DC: All of my novels are self-published, though The Incompetent Witch Series is part of the “Magic and Mayhem Kindle World” of best-selling author Robyn Peterman. She invited me to write novellas that use her books as a starting point and then Amazon publishes them. Experiences I had with Hollywood helped me decide to self-publish. I’d had two agents in L.A. and four of my scripts were optioned by production companies. But every time, the deal collapsed when one guy, the last stop on the way to a paycheck and a career knocked over the whole house of cards. No one can do that with my novels.

 

RTW: How heavily does “New York Times Best Seller” weigh in an author’s favor? Will that sell books?

DC: Stanford University’s Business School concluded that “the majority of book buyers seem to use the Times‘ list as a signal of what’s worth reading.” So even if it doesn’t make me a “legitimate author” in my own mind, it does in the minds of readers. And in that sense, it’s huge. It means you have a built-in audience interested in your next release.


Get Ready to Submit with Cheryl Yeko

Cheryl YekoMilwaukee WisRWA member Cheryl Yeko will be at the October meeting to work with participants on GETTING READY TO SUBMIT! This is a hands-on workshop, so bring your query letter draft, summary, synopsis, author bio, elevator speech, and pitch. We will work on tightening up the elements needed to make your novel sound publish-worthy. Cheryl is Senior Acquiring Editor at Soul Mate Publishing and accepts submissions for Romantic Suspense, Paranormal, Sci-Fi, and Erotica. Jennifer Rupp, Milwaukee area contact, asked her a few questions about her work.

JENNIFER: As an editor, what is your biggest pet peeve?

CHERYL: First, I love being an editor, but I guess the thing that bugs me the most is when I receive a submission that doesn’t follow the formatting guidelines. That’s one more step I have to take to get the manuscript in reading order. Or worse yet, they just copy and paste the submission into the email itself.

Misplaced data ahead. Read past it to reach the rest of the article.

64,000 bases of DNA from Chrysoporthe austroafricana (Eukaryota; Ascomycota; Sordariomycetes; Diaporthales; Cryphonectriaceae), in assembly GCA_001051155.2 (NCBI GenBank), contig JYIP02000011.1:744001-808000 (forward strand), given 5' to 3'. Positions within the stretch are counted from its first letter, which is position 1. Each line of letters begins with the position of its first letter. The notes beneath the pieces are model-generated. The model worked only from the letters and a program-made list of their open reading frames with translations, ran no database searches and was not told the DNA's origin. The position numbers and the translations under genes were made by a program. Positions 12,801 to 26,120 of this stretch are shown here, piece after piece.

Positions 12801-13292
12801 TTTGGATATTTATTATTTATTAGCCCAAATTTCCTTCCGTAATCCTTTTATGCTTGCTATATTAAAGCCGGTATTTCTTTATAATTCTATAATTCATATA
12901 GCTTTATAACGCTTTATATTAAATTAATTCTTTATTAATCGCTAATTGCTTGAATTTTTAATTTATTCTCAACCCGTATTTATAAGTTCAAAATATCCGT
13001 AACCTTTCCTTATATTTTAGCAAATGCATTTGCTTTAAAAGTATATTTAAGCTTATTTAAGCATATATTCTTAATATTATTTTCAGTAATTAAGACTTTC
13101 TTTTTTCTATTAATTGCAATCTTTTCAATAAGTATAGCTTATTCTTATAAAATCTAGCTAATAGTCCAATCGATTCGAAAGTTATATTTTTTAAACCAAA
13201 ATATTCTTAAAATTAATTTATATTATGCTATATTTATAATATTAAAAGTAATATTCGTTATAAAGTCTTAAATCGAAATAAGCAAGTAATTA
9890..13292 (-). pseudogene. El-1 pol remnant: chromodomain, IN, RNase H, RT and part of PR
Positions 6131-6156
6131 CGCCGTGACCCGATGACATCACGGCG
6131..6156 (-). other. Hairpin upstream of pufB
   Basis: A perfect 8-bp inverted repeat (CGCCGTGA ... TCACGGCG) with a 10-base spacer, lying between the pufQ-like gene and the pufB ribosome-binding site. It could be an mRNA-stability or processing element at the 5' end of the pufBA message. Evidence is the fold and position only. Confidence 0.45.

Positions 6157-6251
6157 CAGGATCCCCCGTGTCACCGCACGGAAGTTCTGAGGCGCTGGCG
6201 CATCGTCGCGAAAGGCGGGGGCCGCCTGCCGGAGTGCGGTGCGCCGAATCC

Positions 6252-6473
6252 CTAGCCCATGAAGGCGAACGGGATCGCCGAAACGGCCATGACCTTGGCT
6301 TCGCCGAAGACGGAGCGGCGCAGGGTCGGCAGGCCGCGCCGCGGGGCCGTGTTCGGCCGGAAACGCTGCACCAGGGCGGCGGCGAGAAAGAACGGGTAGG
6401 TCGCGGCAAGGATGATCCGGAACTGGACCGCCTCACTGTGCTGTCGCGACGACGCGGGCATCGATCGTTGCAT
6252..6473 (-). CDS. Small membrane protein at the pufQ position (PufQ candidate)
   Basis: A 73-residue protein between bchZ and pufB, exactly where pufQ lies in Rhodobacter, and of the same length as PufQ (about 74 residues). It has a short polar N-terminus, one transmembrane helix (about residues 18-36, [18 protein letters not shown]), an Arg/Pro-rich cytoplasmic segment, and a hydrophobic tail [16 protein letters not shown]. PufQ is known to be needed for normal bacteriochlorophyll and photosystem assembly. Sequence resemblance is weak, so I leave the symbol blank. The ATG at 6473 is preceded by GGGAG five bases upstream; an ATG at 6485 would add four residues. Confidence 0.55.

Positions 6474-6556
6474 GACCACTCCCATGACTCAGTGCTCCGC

JENNIFER: Do you ever say, “Yes! This is the one,” after reading the first line of a query letter?

CHERYL: No. The query letter may grab my attention enough to ask for a submission. But it’s really the synopsis, and first chapter of the manuscript that sells the story (or not).

JENNIFER: Are there any particular tropes that you love or hate?

CHERYL: The misunderstanding trope is not my favorite. You can have misunderstandings in a manuscript, but that isn’t enough to carry the entire story, in my opinion. I love the secret baby trope. {I know, right? Don’t tell anyone.}

JENNIFER: When you meet someone at a pitch session, what are you really looking for?

CHERYL: I’m looking for a good story. Pure and simple. I assume whomever is pitching knows how to write. I don’t care if they pull out a cheat sheet and read their pitch to me. It’s all about the story.

JENNIFER: You work for Soul Mate. Did you have to submit a query letter to get your books accepted?

CHERYL: Only for my first book, PROTECTING ROSE. Now I just let Debby (my editor and owner of SMP) know I have a manuscript and send it over for her to take a look at. She’s never turned one of my books down yet . . . knock on wood.

WISRWA: If you didn’t work in the publishing industry, what would you like to do?

CHERYL: Retirement maybe? 😊 I love my work with Soul Mate Publishing and don’t want to do anything else. Besides being an author myself, and Acquiring Editor, I’m also the Cover Art Coordinator, where I get to work with all the amazing artists to make our book covers rock, as well as create the monthly newsletter, and handle all their social media promotions.
I wouldn’t change a thing!

by: Jennifer RuppJennifer Rupp

Jennifer Rupp is the Area Contact for Milwaukee Chapter of WisRWA. She writes under the name of Jennifer Trethewey. Cassie Hanjian of Waxman Leavell Literary Agency in New York represents her Highland House historical romance series. Jennifer has placed in the SOLA Dixie Kane Memorial Contest, Indiana’s Golden Opportunity Contest, and WisRWA’s Fab Five Contest. She’s a member of Wisconsin RWA, a PRO member of RWA, Red Oak Writing Studio, and Wisconsin Writers Association.